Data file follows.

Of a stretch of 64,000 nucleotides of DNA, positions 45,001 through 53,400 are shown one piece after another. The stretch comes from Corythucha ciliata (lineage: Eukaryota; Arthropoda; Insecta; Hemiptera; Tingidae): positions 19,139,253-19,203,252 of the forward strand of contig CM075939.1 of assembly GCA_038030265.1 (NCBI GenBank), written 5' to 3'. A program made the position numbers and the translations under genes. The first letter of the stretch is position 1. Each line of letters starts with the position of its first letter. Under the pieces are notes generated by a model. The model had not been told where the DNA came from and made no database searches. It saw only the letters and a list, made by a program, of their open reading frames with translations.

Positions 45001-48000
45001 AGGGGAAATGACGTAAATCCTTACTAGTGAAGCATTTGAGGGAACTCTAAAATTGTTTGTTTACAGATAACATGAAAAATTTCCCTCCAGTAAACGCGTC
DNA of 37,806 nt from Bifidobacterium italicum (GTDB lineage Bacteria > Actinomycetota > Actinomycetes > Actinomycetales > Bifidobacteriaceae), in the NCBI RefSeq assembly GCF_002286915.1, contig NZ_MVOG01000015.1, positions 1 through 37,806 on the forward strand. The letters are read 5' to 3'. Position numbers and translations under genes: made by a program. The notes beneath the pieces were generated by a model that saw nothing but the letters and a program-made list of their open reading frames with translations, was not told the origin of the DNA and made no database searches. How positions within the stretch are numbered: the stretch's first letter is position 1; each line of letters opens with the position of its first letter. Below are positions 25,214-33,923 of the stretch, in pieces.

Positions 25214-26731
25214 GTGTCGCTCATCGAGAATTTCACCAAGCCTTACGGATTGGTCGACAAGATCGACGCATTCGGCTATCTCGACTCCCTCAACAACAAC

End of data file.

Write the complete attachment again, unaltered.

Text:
Of a stretch of 64,000 nucleotides of DNA, positions 45,001 through 53,400 are shown one piece after another. The stretch comes from Corythucha ciliata (lineage: Eukaryota; Arthropoda; Insecta; Hemiptera; Tingidae): positions 19,139,253-19,203,252 of the forward strand of contig CM075939.1 of assembly GCA_038030265.1 (NCBI GenBank), written 5' to 3'. A program made the position numbers and the translations under genes. The first letter of the stretch is position 1. Each line of letters starts with the position of its first letter. Under the pieces are notes generated by a model. The model had not been told where the DNA came from and made no database searches. It saw only the letters and a list, made by a program, of their open reading frames with translations.

Positions 45001-48000
45001 AGGGGAAATGACGTAAATCCTTACTAGTGAAGCATTTGAGGGAACTCTAAAATTGTTTGTTTACAGATAACATGAAAAATTTCCCTCCAGTAAACGCGTC
DNA of 37,806 nt from Bifidobacterium italicum (GTDB lineage Bacteria > Actinomycetota > Actinomycetes > Actinomycetales > Bifidobacteriaceae), in the NCBI RefSeq assembly GCF_002286915.1, contig NZ_MVOG01000015.1, positions 1 through 37,806 on the forward strand. The letters are read 5' to 3'. Position numbers and translations under genes: made by a program. The notes beneath the pieces were generated by a model that saw nothing but the letters and a program-made list of their open reading frames with translations, was not told the origin of the DNA and made no database searches. How positions within the stretch are numbered: the stretch's first letter is position 1; each line of letters opens with the position of its first letter. Below are positions 25,214-33,923 of the stretch, in pieces.

Positions 25214-26731
25214 GTGTCGCTCATCGAGAATTTCACCAAGCCTTACGGATTGGTCGACAAGATCGACGCATTCGGCTATCTCGACTCCCTCAACAACAAC